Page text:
GANDER, NL – A pair of eyes stare intently out the window, curious about what is going outside.
The cat loses attention gradually, settles to curl its head around its body on the window sill, purrs softly and closes its eyes.
Many more felines are held in SPCA Gander. A few have the privilege of roaming outside the two rooms where they are kept.
Judy Collins, a volunteer for 10 years, says there are close to 40 cats waiting to be adopted.
‘We do not know why there are so many abandoned.”
Collins remembers growing up with rescued animals from a young age. She recently added a young kitten to the two dogs and two cats in the family.
“I had to save his life – he was on the verge of dying. It was a super busy day at the SPCA and this little kitten was not getting any attention, so I started syringe feeding him and took him home,” Collins said.
Nicole Sande has volunteered with the SPCA since 2002. She recalls when she first started, she was not able to care for a dog because of college commitments.
But, Sande said, “I needed some animal love and began to take the dogs out for walks at the SPCA. That is how I started.”
As her commitments allowed her to care for a dog of her own, Sande adopted Maggie, a Labrador retriever. She said Maggie was “one of the worst abuse cases the shelter had at that point.”
She said Maggie was part of a backyard breeding operation with one male and five females.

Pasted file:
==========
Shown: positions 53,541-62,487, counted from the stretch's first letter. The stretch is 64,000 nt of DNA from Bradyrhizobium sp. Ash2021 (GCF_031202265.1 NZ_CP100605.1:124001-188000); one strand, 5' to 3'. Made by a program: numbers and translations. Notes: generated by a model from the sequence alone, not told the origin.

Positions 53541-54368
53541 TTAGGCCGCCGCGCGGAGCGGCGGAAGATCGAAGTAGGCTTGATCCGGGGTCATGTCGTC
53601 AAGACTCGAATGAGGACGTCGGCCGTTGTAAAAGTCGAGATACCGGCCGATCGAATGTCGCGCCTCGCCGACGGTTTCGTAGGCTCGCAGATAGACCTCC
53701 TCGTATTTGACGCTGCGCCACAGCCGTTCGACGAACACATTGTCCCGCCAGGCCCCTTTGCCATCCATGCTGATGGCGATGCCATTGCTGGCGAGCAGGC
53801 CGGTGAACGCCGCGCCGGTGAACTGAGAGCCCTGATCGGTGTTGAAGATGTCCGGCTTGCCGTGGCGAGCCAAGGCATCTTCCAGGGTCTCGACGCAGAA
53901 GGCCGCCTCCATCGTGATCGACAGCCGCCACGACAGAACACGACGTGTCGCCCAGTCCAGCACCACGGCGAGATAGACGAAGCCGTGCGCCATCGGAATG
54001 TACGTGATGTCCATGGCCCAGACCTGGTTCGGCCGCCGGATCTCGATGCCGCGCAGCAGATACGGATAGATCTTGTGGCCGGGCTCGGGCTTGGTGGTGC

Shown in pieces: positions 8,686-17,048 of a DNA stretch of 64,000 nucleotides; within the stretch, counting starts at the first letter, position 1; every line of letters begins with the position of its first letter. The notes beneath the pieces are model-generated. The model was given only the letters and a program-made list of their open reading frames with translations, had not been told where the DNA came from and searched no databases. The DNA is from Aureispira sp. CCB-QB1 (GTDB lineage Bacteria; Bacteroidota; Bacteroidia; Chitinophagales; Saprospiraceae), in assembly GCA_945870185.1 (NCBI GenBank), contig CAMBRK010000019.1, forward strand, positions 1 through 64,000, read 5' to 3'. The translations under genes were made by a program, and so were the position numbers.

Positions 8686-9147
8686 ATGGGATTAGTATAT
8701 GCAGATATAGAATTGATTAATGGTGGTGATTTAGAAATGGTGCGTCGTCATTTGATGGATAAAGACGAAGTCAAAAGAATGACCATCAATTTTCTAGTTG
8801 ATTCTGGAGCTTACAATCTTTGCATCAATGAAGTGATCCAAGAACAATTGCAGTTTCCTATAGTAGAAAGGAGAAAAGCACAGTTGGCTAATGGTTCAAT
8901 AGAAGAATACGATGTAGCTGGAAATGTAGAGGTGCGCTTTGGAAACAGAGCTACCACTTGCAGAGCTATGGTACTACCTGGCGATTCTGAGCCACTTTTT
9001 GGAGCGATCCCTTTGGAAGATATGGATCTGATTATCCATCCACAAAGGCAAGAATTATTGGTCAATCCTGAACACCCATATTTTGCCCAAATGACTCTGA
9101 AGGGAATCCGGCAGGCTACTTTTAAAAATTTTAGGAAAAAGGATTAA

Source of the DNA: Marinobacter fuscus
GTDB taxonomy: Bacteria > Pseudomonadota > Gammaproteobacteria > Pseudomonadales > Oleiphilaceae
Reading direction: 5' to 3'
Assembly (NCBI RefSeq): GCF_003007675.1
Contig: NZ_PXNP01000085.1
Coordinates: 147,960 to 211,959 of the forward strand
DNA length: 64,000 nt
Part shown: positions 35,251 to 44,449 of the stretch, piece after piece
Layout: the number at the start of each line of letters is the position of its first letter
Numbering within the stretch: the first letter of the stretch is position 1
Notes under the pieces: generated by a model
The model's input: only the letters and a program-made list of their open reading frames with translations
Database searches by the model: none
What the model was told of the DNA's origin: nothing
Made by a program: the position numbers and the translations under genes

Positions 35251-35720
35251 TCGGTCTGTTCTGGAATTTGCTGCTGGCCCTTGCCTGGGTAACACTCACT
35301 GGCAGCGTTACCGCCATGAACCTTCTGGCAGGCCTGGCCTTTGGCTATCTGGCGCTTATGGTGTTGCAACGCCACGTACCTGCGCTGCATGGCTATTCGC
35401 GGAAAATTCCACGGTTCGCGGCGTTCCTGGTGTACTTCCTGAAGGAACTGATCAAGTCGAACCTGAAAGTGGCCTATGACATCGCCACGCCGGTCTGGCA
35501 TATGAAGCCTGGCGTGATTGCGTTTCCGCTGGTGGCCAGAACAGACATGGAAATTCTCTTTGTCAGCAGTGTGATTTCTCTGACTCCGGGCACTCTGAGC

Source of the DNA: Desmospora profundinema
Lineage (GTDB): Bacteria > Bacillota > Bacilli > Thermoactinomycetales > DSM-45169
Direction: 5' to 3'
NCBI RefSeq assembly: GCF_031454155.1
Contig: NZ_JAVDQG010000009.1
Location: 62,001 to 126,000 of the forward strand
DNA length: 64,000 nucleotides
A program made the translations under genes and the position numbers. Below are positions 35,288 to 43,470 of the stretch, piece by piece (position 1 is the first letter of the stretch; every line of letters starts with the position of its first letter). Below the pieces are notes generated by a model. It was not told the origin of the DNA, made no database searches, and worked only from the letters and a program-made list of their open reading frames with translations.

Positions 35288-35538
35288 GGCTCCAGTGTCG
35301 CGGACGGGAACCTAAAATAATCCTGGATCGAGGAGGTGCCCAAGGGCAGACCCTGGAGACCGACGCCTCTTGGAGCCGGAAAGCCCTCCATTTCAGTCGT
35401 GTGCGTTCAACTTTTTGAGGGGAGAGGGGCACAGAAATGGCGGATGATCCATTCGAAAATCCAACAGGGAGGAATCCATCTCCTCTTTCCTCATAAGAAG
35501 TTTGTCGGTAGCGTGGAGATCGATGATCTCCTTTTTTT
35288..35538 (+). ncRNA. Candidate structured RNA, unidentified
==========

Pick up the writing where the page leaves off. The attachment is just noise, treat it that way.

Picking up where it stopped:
“Maggie was six years old, not house trained, and was kept in the cage outdoors and not let out. It was a rough scene.”
In addition to caring for abandoned pets, there are other benefits to owning one.
Collins said she walks seven to 12 kilometres every day to keep her dog active. In addition, she said raising animals has taught her children responsibility.
Sande agrees with Collins, and adds that the unconditional love animals give is second to none.
“You can have the worst or best day of your life, and your dog or cat will be looking at you, and say ‘Oh, you’re home’ – it’s the best thing ever!”
Sande and Collins caution those who wish to take animals home to carefully consider the decision.
“Any pet brought into the house has to be a family decision – not a surprise for a child because the family takes care of the animal,” said Sande. “The problem is if an animal comes in as a birthday or Christmas gift and the animal becomes a burden (for one person), it ends up abandoned or at the shelter.”
Collins added, “If you are getting an animal, you have to realize they are yours for their whole life, or should be. Don’t get it if you are going to throw it out, or have it for a year.”